Friday, January 10, 2014

Katanga Conflict Reignites in Southern Congo

Amidst new civil wars brewing in South Sudan and the Central African Republic over the past month, one of central Africa’s oldest civil conflicts has also reignited.  Rebels who want to split Katanga province away from the Democratic Republic of the Congo (D.R.C.attacked Lubumbashi, their provincial capital in southern D.R.C., on January 7th.  The ensuing eight-hour battle with the military left 26 people dead and caused an exodus which left the million-plus-population city nearly deserted.  This follows a similar attack on the city in 2013 and separatist rebel attacks on the Lubumbashi airport in 2011 and 2012 (as reported at the time in this blog).

The origins of the Katanga conflict date to 1960, when Congolese people rose up and threw off more than a century of brutal, bloody rule by the Kingdom of Belgium.  Amid the violence, Patrice Lumumba rose to power as the Congo’s new Marxist dictator, and this threw European and Western economic stakeholders in the former Belgian Congo into a panic.  Many still suspect a Western hand—Belgian or British or American, perhaps even that of the C.I.A.—in what happened next: the prompt secession of two resource-rich southern regions, the Mining State of Kasai and the State of Katanga, as separate states refusing to bend to Lumumba’s redistributionist vision.  Katanga, after all, even today provides 30% of the world’s cobalt and 10% of its copper.

Katanga in 1961
The Katangese and Kasaian separatist movements were quelled by Lumumba’s military.  But it was a tumultuous time for the rest of the young Congolese nation too.  Lumumba was overthrown in a coup d’état by right-wing, pro-Western elements and then spirited away to Katanga’s capital, Élisabethville, as Lubumbashi was then known, and executed under murky circumstances.  For a while, Congo was divided down the middle between Joseph Mobutu (a.k.a. Mobutu Sese Seko) ruling from the capital, Léopoldville (as Kinshasa was then known), while Lumumba’s former vice-prime-minister, Antoine Gazenga, ruled the eastern half of Congo (including half of Katanga) from a makeshift capital in Stanleyville (now Kisangani).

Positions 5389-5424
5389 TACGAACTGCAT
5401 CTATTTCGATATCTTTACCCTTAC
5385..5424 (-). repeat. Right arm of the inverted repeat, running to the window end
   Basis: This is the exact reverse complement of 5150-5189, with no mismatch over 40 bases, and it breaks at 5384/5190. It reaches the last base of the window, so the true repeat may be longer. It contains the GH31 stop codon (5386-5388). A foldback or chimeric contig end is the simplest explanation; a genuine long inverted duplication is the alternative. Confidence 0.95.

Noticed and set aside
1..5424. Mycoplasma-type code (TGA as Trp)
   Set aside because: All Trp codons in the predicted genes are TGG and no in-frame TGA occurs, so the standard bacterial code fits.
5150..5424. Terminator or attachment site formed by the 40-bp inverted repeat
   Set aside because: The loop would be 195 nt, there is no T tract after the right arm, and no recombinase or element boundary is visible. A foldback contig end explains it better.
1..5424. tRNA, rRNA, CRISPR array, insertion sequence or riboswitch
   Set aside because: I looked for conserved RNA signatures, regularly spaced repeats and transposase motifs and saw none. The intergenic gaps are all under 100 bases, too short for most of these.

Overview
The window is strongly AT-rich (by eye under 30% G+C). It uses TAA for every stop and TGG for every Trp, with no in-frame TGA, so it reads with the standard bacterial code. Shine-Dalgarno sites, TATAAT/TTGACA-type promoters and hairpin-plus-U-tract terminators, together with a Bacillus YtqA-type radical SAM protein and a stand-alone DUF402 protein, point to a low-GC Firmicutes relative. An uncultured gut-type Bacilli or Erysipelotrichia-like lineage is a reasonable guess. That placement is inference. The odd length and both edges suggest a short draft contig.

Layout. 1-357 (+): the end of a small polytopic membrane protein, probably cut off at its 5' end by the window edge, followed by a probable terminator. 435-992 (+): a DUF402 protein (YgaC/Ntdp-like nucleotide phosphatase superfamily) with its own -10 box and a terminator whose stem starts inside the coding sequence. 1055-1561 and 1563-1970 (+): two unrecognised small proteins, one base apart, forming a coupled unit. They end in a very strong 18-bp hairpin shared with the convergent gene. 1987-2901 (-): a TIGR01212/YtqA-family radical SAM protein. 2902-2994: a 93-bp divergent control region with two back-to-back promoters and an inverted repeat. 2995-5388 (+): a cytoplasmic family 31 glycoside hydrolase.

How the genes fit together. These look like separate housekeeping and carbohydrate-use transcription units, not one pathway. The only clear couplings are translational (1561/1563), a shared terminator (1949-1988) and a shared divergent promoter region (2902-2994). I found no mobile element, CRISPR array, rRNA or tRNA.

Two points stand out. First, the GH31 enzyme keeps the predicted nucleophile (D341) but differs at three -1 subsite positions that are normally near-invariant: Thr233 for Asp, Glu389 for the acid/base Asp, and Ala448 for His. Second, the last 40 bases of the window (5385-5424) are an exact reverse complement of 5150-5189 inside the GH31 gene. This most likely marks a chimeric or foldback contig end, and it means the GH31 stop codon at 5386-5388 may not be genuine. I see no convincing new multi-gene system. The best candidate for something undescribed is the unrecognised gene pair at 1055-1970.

A Belgian mercenary in 1961
While the Katanga conflict was raging in the early 1960s, the United Nations intervened on Lumumba’s behalf and tried to bring the corporate-friendly Katangese rebels to heel.  The U.N.’s secretary general, Dag Hammarskjöld, was in particular skeptical of whose hand was really behind the Katangese declaration of independence.  After all, the rebel army contained quite a few Belgian military officers and white South African and Rhodesian mercenaries.  In 1961, Hammarskjöld died when the plane he was flying in, en route to peace talks, was shot down over Katanga.  The British Guardian newspaper has recently (as discussed at the time in this blog) uncovered indications that the plane may have been downed by U.K.-financed mercenaries just over the border in what is now Zambia but was then the Federation of Rhodesia and Nyasaland, a semi-autonomous British colony teeming with white-supremacist militias.  The U.N. recently reopened the case.

A bank note issued by the brief-lived State of Katanga